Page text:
When the healthcare community discusses workplace violence, we primarily focus on ways to reduce or completely eliminate the issue. But we continue to neglect those who have already been victimized.
Earlier this year, our team at the University of Washington completed a study on successful coping strategies for healthcare providers who have been the victims of workplace violence—often at the hands of the patients they’re treating. The research uncovered actionable ways healthcare organizations can support their staff to mitigate the long-term effects of workplace violence on the individuals’ psyches.
Many of the healthcare workers in the study—nurses, physicians and hospital security teams—felt that workplace violence was an inevitable and unpreventable part of the job. Our work reinforces the fact that this mentality and exposure to violence can cause deep and lasting effects—including burnout.
Burnout happens when people experience a lack of control or feel unable to affect their surroundings, and is characterized by emotional exhaustion, depersonalization, and a diminished sense of personal accomplishment. Left unaddressed, it decreases physical and emotional health and can lead to increases in errors and high staff turnover.
Variability in how workers respond to and internalize violent events affect the long-term impact of these incidents. While initial reactions to violence are often affected by prior experiences, the actions (or lack thereof) taken afterward can be learned.
Empathy, as well as the ability to step outside the situation, can be helpful in enabling individuals to cope and heal. Those who work to process their experience are able to move beyond reacting to the situation and respond to the bigger picture. Thoughts of “Why me?” turn to “What is this a symptom of?” and facilitate better care for the patient and healthier emotional thought processes for the caregiver. This empathy is especially important for nurses who may have to continue caring for the same patient over a long shift after the patient has verbally or physically assaulted them.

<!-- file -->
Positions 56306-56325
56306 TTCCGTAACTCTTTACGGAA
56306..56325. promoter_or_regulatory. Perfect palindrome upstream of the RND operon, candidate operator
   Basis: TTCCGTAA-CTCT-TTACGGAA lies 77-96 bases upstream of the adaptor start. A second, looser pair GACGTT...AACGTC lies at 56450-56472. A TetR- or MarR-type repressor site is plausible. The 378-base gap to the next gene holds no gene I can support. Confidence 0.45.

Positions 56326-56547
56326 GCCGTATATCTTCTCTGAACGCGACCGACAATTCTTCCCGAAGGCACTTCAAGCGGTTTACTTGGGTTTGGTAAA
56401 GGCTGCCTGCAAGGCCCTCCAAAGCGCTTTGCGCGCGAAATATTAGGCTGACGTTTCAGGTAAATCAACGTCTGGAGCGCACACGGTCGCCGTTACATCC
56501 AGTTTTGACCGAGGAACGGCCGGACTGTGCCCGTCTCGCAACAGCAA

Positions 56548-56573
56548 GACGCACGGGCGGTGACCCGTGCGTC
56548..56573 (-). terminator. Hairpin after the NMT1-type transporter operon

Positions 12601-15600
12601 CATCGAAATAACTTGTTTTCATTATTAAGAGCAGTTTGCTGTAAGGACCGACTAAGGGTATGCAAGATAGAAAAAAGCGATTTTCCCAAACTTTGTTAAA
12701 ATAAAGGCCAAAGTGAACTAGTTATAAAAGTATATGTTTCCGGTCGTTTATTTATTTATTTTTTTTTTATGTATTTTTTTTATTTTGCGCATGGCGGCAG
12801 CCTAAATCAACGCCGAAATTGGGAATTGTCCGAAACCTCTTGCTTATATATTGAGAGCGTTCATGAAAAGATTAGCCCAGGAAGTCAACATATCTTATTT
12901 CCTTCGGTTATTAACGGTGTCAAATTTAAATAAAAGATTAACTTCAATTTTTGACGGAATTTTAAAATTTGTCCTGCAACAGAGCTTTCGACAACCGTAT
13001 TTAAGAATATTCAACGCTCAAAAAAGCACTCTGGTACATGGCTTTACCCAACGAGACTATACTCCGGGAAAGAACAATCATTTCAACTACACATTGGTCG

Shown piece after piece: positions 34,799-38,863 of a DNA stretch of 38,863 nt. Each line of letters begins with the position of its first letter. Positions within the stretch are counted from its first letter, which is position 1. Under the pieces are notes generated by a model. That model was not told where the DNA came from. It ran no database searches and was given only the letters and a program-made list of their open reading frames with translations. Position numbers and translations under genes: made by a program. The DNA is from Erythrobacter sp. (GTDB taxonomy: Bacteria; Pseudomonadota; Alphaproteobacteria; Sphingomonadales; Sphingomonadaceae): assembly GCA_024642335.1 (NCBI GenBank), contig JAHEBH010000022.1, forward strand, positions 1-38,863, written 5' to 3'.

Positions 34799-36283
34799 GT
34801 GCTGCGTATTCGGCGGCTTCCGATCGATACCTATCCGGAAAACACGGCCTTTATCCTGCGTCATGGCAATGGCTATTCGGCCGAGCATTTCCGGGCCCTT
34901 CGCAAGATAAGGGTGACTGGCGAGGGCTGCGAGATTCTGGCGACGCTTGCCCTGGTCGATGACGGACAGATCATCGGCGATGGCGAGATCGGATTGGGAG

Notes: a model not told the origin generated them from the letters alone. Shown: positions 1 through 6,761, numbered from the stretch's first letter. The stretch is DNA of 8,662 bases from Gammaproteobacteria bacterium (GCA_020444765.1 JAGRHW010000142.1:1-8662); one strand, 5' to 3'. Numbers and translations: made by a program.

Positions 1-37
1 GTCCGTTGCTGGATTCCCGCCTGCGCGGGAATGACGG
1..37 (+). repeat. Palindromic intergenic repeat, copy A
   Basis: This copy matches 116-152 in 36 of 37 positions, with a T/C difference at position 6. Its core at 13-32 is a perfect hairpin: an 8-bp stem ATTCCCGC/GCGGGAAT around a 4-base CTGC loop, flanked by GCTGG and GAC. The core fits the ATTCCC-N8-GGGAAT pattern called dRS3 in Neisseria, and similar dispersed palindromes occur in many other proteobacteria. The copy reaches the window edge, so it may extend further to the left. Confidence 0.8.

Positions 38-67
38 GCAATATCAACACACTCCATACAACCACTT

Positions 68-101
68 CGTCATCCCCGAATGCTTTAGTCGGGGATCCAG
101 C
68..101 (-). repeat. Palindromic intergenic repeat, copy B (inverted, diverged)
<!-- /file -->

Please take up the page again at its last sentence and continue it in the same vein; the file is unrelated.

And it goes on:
Perhaps the most encouraging aspect of our results is that these coping mechanisms are not a characteristic of someone’s personality.
Initial actions should be offering counseling and training for hospital staff and making sure that someone knowledgeable with this training is available on-site 24/7. Training staff to participate in peer-to-peer debriefings opens up support for those who work nontraditional hours—which is when these incidents of violence are most likely to occur.
Of the participants surveyed, many wanted more understanding from administration about the potential for these events. Many incidents occur on weekends, evenings and holidays—times when administrative leaders are not on-site—so the immediate impact of violence often goes unseen. Administrative presence during nonbusiness hours in patient care areas may improve hospitals’ recognition of and support for employees who are experiencing violence on medicine’s front lines.
Ideally, patients, healthcare workers and communities should never have to tolerate violence in healthcare settings. Our study demonstrated one tool perceived as important to decreasing violence: the ability to predict potentially violent encounters. Better access to patient histories and documented behavior patterns will facilitate this goal and further our ultimate goal of “getting to zero.”
However, sitting and waiting for that day is not an option. Healthcare workers remain vulnerable to daily violence in hospitals and emergency departments across the country, and it is imperative to act now. As we continue to identify avenues for coaching and assisting our staff and work to mitigate the problem, we will keep them moving forward and open doors for more than just positive coping. We will help them find meaningful healing.